Motorola bought Good Technology, specialists in enterprise mobile computing software and services, on Friday.
Although terms of the transaction have not yet been released, it is known that the Santa Clara-based company--which is a major player in enterprise mobile e-mail--will be incorporated into Motorola's mobile devices business. Motorola already uses Good's mobile-messaging software on its Q phone.
"The addition of Good Technology will advance Motorola's vision of seamless mobility," said Ron Garriques, Motorola's mobile devices business president, on Friday. "Good Technology's software and managed service deliver a rich user experience, low cost of ownership, industry-leading security and enterprise-class support. This acquisition will continue to strengthen Motorola as a leading provider of mobility devices and solutions both for enterprise customers and consumers."
Analyst Jack Gold, of J Gold Associates, said the move would "dramatically reshape the wireless e-mail marketplace". Describing the move as a delayed reaction to Nokia's acquisition of Intellisync, Gold also pointed out that it could "severely constrain a major relationship that has put Good on the map--the one with Palm and the Treo devices, a very large part of Good's business".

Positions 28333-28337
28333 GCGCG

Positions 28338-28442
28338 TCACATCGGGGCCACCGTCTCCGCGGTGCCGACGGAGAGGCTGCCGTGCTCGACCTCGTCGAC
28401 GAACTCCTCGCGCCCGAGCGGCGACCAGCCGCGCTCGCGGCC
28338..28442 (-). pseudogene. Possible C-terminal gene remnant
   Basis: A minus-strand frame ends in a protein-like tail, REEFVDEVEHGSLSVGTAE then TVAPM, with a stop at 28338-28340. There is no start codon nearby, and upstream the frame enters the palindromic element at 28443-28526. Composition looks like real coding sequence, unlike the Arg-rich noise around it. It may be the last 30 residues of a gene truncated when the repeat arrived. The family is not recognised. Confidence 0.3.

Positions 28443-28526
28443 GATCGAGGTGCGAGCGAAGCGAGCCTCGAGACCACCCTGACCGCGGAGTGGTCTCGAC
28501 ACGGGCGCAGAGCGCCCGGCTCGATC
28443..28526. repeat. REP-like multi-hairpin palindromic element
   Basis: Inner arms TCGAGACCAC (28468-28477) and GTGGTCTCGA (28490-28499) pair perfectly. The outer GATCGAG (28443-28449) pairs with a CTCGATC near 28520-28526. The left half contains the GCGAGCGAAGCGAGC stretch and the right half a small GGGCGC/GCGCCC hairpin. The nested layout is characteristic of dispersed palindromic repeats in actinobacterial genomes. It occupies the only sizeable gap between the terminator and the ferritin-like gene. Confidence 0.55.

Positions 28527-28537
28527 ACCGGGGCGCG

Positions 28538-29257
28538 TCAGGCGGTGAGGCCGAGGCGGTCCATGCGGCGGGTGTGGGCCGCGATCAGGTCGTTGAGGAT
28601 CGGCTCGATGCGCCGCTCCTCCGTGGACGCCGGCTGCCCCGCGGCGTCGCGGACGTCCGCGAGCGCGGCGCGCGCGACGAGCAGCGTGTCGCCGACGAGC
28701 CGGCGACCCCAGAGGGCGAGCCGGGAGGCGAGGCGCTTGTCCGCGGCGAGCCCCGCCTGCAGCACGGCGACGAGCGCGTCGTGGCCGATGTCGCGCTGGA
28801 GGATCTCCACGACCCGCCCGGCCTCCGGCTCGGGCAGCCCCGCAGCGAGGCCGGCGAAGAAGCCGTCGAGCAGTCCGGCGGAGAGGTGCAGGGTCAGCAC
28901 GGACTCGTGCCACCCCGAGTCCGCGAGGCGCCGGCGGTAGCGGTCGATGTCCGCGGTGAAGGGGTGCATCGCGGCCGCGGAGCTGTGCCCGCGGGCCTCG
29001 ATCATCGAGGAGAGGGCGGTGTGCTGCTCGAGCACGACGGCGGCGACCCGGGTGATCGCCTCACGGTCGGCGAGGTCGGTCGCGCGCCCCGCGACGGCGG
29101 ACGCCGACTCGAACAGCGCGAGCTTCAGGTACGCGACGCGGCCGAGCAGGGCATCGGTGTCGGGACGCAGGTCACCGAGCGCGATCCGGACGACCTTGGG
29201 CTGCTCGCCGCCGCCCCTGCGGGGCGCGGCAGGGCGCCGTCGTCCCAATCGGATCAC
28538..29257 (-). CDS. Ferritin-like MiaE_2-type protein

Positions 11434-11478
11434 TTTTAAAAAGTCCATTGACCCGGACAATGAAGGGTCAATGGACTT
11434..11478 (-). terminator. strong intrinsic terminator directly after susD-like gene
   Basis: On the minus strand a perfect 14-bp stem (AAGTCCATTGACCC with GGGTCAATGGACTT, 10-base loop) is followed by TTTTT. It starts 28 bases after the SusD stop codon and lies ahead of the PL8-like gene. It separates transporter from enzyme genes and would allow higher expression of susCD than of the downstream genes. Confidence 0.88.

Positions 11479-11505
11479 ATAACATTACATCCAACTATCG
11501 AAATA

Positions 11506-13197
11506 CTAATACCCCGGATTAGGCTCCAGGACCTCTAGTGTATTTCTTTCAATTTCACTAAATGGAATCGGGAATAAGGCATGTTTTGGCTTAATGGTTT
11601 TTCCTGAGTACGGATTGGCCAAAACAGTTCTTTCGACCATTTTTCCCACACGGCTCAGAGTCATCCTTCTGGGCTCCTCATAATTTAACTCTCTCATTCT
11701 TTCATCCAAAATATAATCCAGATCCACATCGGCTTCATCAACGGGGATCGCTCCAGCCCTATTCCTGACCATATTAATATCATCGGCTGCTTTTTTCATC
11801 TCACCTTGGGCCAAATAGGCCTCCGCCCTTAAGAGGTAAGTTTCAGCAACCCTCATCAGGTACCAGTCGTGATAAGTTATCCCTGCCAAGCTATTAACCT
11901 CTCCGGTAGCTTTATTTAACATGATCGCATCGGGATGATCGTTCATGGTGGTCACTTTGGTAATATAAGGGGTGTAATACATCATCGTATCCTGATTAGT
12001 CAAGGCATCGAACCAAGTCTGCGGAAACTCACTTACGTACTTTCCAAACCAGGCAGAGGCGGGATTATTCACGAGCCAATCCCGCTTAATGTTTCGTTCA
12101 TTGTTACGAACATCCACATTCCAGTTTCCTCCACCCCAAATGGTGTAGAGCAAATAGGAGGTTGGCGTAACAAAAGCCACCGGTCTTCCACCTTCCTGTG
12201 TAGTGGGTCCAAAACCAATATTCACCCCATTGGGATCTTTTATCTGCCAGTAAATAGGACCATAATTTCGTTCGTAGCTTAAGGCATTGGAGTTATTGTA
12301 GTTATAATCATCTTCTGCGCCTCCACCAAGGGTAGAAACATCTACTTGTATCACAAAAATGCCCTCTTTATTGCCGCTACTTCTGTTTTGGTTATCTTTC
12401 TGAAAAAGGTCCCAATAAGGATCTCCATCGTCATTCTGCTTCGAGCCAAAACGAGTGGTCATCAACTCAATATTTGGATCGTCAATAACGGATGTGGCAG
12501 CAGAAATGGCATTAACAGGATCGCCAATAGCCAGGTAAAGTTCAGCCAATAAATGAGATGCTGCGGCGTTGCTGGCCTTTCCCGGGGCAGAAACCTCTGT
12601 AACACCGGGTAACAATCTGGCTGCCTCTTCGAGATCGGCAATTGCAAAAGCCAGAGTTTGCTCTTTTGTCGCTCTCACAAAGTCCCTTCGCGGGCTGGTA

"This equally puts pressure on Palm, as their leading e-mail app just got purchased by a competitor. What do they do now to maintain market share? I think this gives Palm more incentive to promote the Windows platform over the Palm OS, as Windows Mobile--at least the latest versions--does not require a third party client," Gold added, suggesting that Palm itself might now be more keen to be acquired.
Gold also pointed to Motorola's recent acquisition of Symbol as another sign that the manufacturer was keen to push further into the enterprise sector, but suggested the new move was "questionable" on Motorola's part, saying: "I don't think it will particularly help their device sales and I'm not sure they will be able to successfully manage this type of acquisition."
Earlier this year, Good Technology was hit by a patent claim filed by rival e-mail vendor Visto, which claimed Good's products infringed on four of its mobile data patents.